That call was crucial, to say the least. It was a huge momentum changer. Gorman went from having a significant momentum surge to having the air let out of them with the controversial call.
To make matters worse, before the Gaels could run another play, they were called for a delay-of-game penalty, putting the ball back to the 35-yard line and even further out of field-goal range.
The 52-yard field goal distance was too long and Ditsworth’s attempt fell short although he is an outstanding kicker and I’m confident he will receive a Division I scholarship.
Give credit to De La Salle. The Spartans drove down the field to take the lead at 21-14. They added a touchdown with 1:30 to go in the game for the 28-14 victory.
De La Salle did control the game in the fourth quarter with a strong running attack.
Sanchez knows his team put on a good showing for the crowd and television audience.
“We’re proud of our kids the way we fought,” he said, noting the opening kickoff put his team in a hole.
Sanchez also said the Gorman fumble inside the 20-yard-line which led to a De La Salle touchdown and the Gorman touchdown which was called back were the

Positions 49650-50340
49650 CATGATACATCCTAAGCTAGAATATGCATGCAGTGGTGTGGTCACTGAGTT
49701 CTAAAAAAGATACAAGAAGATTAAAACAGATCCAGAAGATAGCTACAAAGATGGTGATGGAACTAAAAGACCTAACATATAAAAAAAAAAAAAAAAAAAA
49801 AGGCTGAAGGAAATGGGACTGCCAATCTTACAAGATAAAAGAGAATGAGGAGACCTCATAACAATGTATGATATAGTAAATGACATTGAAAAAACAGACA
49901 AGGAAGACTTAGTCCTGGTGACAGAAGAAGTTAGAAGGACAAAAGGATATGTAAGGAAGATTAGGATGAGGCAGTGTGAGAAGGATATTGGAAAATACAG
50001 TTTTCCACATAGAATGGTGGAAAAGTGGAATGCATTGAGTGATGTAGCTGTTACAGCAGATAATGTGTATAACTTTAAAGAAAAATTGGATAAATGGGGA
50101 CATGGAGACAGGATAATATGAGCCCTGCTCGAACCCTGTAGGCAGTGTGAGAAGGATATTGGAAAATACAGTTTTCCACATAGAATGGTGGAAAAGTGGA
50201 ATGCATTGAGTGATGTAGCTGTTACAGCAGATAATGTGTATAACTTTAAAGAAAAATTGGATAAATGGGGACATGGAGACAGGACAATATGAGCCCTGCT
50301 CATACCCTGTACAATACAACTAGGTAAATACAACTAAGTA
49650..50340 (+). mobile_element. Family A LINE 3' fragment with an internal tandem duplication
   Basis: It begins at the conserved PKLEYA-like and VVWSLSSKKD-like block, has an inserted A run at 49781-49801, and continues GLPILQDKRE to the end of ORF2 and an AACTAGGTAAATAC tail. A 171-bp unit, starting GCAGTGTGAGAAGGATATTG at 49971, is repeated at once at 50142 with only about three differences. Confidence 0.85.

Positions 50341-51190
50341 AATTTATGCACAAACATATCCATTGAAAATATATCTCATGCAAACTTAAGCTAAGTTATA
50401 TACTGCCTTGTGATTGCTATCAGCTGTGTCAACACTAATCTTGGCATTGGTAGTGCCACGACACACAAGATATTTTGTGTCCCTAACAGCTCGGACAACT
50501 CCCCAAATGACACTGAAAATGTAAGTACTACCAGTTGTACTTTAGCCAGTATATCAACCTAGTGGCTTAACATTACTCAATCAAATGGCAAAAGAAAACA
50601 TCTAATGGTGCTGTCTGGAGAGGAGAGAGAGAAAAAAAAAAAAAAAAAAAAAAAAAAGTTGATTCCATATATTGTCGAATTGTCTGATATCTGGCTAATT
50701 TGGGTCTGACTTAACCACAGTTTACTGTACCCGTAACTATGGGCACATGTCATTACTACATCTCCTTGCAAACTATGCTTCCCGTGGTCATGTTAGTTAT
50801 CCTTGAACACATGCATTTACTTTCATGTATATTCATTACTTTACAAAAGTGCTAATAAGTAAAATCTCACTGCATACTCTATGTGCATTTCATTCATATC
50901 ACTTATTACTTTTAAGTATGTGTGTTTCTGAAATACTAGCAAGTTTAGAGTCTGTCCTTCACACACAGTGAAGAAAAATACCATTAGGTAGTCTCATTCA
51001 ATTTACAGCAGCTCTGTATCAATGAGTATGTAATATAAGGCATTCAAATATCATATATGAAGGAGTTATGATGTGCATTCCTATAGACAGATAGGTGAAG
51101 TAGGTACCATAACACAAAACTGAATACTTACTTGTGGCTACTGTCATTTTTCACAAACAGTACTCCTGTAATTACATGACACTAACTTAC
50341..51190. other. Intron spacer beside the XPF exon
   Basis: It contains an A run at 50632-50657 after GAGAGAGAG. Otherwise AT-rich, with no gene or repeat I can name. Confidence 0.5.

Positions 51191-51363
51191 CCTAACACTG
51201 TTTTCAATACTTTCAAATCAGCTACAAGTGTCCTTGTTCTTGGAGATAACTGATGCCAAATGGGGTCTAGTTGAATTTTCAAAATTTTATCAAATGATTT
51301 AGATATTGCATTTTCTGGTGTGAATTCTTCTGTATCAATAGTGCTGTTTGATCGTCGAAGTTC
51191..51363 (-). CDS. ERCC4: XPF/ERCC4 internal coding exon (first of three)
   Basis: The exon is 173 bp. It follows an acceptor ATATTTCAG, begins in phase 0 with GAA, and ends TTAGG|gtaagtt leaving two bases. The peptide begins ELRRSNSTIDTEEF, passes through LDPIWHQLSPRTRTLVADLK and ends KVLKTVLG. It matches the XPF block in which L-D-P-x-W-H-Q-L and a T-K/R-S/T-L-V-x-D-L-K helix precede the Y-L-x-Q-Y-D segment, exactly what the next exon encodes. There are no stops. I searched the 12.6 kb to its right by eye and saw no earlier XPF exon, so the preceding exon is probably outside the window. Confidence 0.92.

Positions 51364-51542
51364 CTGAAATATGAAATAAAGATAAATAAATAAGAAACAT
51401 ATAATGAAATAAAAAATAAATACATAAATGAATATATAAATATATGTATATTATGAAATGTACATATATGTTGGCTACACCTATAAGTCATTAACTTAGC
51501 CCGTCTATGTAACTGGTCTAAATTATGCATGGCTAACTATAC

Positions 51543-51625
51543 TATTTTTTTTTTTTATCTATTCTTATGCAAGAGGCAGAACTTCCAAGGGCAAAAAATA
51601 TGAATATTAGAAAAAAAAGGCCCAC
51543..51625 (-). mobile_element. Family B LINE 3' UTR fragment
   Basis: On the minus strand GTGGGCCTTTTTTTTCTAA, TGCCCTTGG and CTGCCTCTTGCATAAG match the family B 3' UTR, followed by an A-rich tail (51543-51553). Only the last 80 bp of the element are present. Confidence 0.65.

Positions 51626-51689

plays which led to Gorman’s downfall.
“The defense did a fantastic job and the offense did a pretty good job,” Sanchez said. “The offensive line really did a fantastic job handling their guys very well.”
“On defense, the front eight all did a fantastic job against their veer. The defense did a fantastic job all night,” Sanchez said.
“The whole game came down to the touchdown called back. They ran the clock out after that.”
Sanchez called Powell’s 25-yard touchdown which was called back one of the best runs he’s ever seen by a high school runner.
“He broke five tackles,” Sanchez said.
Powell had 111 yards gained rushing.
“Saturday night we looked like a great team,” Sanchez said. “We just couldn’t overcome a couple of things.”
Frank Fertitta III, chairman and CEO of Station Casinos, was a two-way standout lineman on the 1979 Gorman large-school State championship team.
And, to say the least, Fertitta and his brother Lorenzo Fertitta are major Bishop Gorman boosters. Note I did write “to say the least.”